Gift-giving: Spicing it Up

The large box that held gifts that we brought back from the U.S. has finally been retired from the dining area to a closet.  I’ve realized that it can take a number of weeks to finish giving out the gifts we bring back from trips.  Buying “souvenirs” from places you visit to give to your friends, neighbors, teachers, associates, etc. is part of this culture and we are sure that the little trinkets and individually-wrapped cakes and snacks sold in any possible tourist area across this country make up half of the Japanese economy!

Each time we return to the U.S., we are always thinking about what we can bring back for the various groups of people in our lives.  And once in a while, I find the need to do things a bit out of the ordinary.

For my ladies’ English class and some of my mom friends, this summer I got a large supply of spices that are difficult to find in Japan:  Italian seasoning, apple pie spice, garlic powder, taco seasoning.  When the ladies’ gathered after English class for tea time around our dining room table the other day, I put out brown bags that each had several of these American cooking aids in and let each friend choose a closed bag, open it, and if they wanted to exchange the spices for a few extra that I had.

What they didn’t know was that one of the bags had a bonus — a pair of bright orange, lacey see-through underwear.  I decided to just see who randomly choose the bag.  Much to my secret delight, T., the oldest but perhaps most delightful lady in the class picked the bag.  I held my breath as she opened it.  She pulled it out with her spices but set it aside… one of the ladies sitting next to her was curious about this brightly- colored piece of fabric and asked her what it was.  T. then realized that she had been given something that no one else had, and she held it up — then quickly turned red and sat on it!  Everyone had quite a laugh, and T. obliged us all by holding it up for all of us and my camera.  She winked, and promised to wear them to class next week.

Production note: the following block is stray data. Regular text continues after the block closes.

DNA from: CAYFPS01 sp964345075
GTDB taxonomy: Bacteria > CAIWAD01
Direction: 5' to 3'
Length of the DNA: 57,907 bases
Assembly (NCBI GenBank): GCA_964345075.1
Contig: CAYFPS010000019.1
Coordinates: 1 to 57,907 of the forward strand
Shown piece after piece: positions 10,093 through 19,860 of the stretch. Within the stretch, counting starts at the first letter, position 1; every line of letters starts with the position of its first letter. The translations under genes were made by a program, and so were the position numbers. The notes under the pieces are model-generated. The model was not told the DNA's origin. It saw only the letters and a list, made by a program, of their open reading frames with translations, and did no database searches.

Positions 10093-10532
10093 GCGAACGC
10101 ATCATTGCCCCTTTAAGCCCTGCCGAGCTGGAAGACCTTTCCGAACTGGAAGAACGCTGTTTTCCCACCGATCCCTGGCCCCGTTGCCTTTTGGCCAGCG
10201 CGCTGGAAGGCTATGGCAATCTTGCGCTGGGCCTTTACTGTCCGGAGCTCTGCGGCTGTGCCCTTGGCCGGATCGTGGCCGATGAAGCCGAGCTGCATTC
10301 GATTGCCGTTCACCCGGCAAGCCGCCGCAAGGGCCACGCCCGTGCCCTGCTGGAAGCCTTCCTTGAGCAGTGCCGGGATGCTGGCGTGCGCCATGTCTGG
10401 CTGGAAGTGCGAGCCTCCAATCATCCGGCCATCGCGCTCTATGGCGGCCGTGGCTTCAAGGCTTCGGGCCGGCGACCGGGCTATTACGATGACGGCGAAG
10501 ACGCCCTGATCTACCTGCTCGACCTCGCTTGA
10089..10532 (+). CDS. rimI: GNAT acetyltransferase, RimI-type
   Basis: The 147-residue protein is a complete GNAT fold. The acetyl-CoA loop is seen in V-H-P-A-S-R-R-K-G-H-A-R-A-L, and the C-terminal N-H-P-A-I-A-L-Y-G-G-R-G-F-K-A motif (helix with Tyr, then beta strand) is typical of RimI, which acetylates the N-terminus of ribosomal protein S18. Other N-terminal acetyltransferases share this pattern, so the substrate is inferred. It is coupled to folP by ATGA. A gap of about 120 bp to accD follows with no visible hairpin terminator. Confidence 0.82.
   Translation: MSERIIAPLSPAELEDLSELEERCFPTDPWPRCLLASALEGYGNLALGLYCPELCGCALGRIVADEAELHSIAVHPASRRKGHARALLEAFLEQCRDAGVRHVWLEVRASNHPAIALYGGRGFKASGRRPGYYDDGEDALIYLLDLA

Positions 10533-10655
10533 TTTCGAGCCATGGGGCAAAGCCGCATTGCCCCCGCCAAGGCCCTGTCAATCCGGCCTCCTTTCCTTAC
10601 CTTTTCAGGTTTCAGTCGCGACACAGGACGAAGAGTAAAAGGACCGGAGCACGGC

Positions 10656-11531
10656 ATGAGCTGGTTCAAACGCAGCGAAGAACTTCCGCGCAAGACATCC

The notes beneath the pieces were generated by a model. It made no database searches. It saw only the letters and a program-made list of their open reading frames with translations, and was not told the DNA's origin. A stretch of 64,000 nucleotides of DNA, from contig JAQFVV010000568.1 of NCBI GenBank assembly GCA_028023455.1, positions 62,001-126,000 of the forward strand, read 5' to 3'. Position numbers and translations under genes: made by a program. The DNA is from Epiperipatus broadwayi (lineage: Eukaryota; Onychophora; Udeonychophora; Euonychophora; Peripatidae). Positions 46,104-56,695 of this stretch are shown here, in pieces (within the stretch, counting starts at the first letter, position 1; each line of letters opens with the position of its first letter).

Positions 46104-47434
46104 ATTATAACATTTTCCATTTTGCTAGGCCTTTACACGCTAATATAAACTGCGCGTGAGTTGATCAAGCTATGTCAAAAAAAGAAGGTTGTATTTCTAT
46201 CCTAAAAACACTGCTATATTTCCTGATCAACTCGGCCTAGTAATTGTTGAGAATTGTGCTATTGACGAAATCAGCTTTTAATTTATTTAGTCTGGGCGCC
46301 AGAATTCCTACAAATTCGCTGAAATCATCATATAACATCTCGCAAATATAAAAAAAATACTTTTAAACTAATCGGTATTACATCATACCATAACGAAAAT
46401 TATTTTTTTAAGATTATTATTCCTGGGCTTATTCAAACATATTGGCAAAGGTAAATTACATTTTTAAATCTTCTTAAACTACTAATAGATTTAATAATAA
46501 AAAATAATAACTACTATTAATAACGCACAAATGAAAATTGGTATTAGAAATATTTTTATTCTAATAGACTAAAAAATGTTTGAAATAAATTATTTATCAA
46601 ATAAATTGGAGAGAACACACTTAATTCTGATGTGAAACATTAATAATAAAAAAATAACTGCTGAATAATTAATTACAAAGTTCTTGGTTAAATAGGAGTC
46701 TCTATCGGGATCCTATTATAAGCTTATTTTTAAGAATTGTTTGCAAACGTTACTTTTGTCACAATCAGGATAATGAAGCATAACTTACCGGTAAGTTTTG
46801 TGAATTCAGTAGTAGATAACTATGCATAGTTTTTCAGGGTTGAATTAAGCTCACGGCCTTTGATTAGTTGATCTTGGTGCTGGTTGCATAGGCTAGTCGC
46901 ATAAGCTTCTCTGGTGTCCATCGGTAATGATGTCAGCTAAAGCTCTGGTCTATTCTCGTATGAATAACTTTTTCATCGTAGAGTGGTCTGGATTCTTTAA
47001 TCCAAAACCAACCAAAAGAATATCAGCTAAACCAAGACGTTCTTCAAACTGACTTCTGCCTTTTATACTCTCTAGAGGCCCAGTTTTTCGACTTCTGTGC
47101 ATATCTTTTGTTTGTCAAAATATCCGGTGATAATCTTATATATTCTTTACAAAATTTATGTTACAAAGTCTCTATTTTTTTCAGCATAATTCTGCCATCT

In addition to keychains and stationery, I also bought similar (perhaps a bit more modest) gift items for the female teachers of Owen, Annie, and Olivia.  I told them they may not want to open their gifts in front of colleagues or parents (or students!)….

Gift-giving may be an ancient practice in this culture, but sometimes perhaps we can add some new flavor to the custom…

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